How evangelical tribal gatekeepers operate: ‘I want you to go after Campolo’

How evangelical tribal gatekeepers operate: ‘I want you to go after Campolo’ November 15, 2012

First, as background, let me share a bit from Adam Phillips’ personal testimony at ecclesio:

In April 2001, I wandered into that Starbucks with a brand new copy of Rich Christians In An Age of Hunger by Ron Sider, grabbed a cup of dark roast coffee, sat down and devoured the pages. My life was forever changed. (My copy was the 1997 20th anniversary edition; the original edition came out in 1977).

Page after page, Sider details the economic divisions in the world, the real life effects of poverty and hunger on children, public policy and Biblical and theological reflection on the church’s role in fighting hunger, poverty and disease. He even opens the book not only asking questions why we have “1 Billion hungry neighbors” but analyzing the “uneven distribution” of the world’s wealth.

I’m glad to read of the impact that book had for Phillips and his faith. In 1997, I was working for Sider and his nonprofit organization, Evangelicals for Social Action. I played a small role in the copyediting of that 20th anniversary edition of Rich Christians, and I’m very proud to have been a part of that and of most of the work I did for Ron there at ESA.

The decade I spent at ESA also involved working closely with many of the other folks profiled in David Swartz’ new book, Moral Minority: The Evangelical Left in an Age of Conservatism, particularly with Tony Campolo, for whom I helped write radio commentaries, and with Jim Wallis and the folks at Sojourners.

Swartz identifies people like Sider, Campolo and Wallis as “the evangelical left.” Others refer to them as “progressive” evangelicals. The truth is, though, that they’re very conservative on many issues — mostly the genital issues that serve as tribal litmus tests for evangelical social conservatives. But because those three men are outspoken advocates on behalf of the poor — demanding substantial personal and political support and action in uncompromising terms — they’ve also been relentlessly attacked by defenders of the status quo and the theological apologists for wealth.

Which brings us to this astonishing post from Ben Irwin, “Putting down the hatchet.”

Irwin tells another story from 1997. I remember this story. I was there, but on the receiving end, and it’s fascinating to hear his account from the other side:

Fifteen years ago, I landed my dream job. Well, OK … my dream internship, anyway. I was working for a conservative, religious lobbying group located just eight blocks from the White House. We were on the front lines of the culture war.

“This guy was a thorn in our side; something had to be done.”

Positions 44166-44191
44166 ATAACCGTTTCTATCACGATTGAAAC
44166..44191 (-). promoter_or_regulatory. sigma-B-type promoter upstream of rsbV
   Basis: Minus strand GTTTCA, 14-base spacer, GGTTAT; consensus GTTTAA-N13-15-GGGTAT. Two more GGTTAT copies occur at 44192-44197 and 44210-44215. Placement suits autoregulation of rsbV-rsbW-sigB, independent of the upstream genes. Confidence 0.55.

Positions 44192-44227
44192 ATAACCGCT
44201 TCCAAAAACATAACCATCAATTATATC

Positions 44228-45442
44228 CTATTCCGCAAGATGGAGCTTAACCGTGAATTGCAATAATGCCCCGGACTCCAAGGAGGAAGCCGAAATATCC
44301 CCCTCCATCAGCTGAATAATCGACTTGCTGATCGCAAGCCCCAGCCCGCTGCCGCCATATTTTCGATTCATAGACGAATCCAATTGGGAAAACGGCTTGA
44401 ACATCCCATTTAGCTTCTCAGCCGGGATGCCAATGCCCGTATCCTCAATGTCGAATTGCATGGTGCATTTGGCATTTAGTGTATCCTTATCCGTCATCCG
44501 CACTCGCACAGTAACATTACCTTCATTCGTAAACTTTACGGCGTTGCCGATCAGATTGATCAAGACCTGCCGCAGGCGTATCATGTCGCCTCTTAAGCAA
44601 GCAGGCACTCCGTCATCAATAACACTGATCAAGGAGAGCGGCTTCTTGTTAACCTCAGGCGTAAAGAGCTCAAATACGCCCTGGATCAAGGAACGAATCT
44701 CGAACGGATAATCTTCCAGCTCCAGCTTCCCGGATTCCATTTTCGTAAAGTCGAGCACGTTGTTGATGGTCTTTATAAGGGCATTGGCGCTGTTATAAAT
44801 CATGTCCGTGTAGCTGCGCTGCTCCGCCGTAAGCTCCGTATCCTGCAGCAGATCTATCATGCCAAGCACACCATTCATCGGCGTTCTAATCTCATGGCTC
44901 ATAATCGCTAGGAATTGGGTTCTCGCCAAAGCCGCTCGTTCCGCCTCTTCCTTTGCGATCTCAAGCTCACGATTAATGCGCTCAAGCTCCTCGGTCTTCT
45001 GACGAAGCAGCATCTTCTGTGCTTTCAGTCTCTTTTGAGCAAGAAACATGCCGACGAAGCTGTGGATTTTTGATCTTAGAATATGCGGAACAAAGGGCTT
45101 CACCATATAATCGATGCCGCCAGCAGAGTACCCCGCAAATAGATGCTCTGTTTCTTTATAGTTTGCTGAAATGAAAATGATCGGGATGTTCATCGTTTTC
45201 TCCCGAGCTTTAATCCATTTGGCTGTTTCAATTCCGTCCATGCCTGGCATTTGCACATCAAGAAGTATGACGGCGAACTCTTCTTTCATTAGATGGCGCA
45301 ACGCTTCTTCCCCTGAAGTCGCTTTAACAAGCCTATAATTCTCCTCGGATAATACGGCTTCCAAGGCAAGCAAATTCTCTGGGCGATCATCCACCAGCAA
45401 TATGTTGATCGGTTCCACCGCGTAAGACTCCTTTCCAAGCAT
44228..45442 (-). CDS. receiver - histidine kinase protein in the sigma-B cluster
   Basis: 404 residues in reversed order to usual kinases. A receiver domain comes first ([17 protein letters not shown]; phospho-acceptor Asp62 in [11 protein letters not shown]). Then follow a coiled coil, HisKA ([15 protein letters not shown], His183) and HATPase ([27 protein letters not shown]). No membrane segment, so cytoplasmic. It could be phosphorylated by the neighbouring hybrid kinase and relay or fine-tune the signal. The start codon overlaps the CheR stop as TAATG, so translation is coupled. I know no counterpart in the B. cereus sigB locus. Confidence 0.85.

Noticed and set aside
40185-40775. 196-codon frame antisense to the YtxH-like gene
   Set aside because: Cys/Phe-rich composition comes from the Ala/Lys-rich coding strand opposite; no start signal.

… A few weeks into the job, I attended a strategy summit of like-minded lobbying groups. The topic: how to eliminate public funding for one group we all particularly despised. The stakeholders at the table took turns proposing various tactics, most of which involved some effort to publicly discredit or otherwise embarrass someone important associated with this particular group.

For one fleeting moment, it occurred to me: everyone around this table, myself included, would have argued passionately that our political agenda was shaped by our religious convictions. Yet those same convictions seemingly held no sway over the means we used to advance our agenda.

Personal attacks.

Public humiliation.

Character assassination.

A few weeks later, I was given an assignment: write a booklet defending what we thought was the traditional view of biblical sexuality against the alternative view being promoted by supporters of the gay Christian community.

One day, as I was in the middle of this assignment, my boss met me in the hall and handed me a manila folder. The tab read, “Campolo, Tony.” My boss looked at me and said, “This is for the booklet. I want you to go after Campolo.”

Tony Campolo is one of the best-known progressive voices within the church. For my colleagues and me, though, the fact that he was a progressive voice with evangelical credentials beyond dispute was no minor source of irritation. People like Campolo didn’t make sense to us; they weren’t supposed to exist. We saw them as walking contradictions. Campolo held the same view of sexuality as most evangelicals, yet he was a proponent of gay rights. He often criticized his fellow evangelicals for, as he once put it, “being tempted into hysterical animosity against gays and lesbians.”

This guy was a thorn in our side; something had to be done.

So I took the folder back to my desk and opened it. To be honest, there wasn’t a lot to work with — a few pieces of correspondence between Tony and my boss (which mainly served to illustrate how deeply my boss disliked Tony), a few news clippings … and a photocopy of a flyer purporting to be from a group called Queer Nation, advertising a “demonstration of support” in honor of Dr. Campolo.

It wasn’t much, but it was all we had to work with. So “guilt by association” it was. If your actions earn the praise of a radical group like Queer Nation, we reasoned, then you can’t be up to much good.

So the booklet was published. My employer shipped thousands of copies to supporters across the nation.

Irwin’s role in this story, and where that led him, is fascinating and encouraging, so please read the rest of his post.


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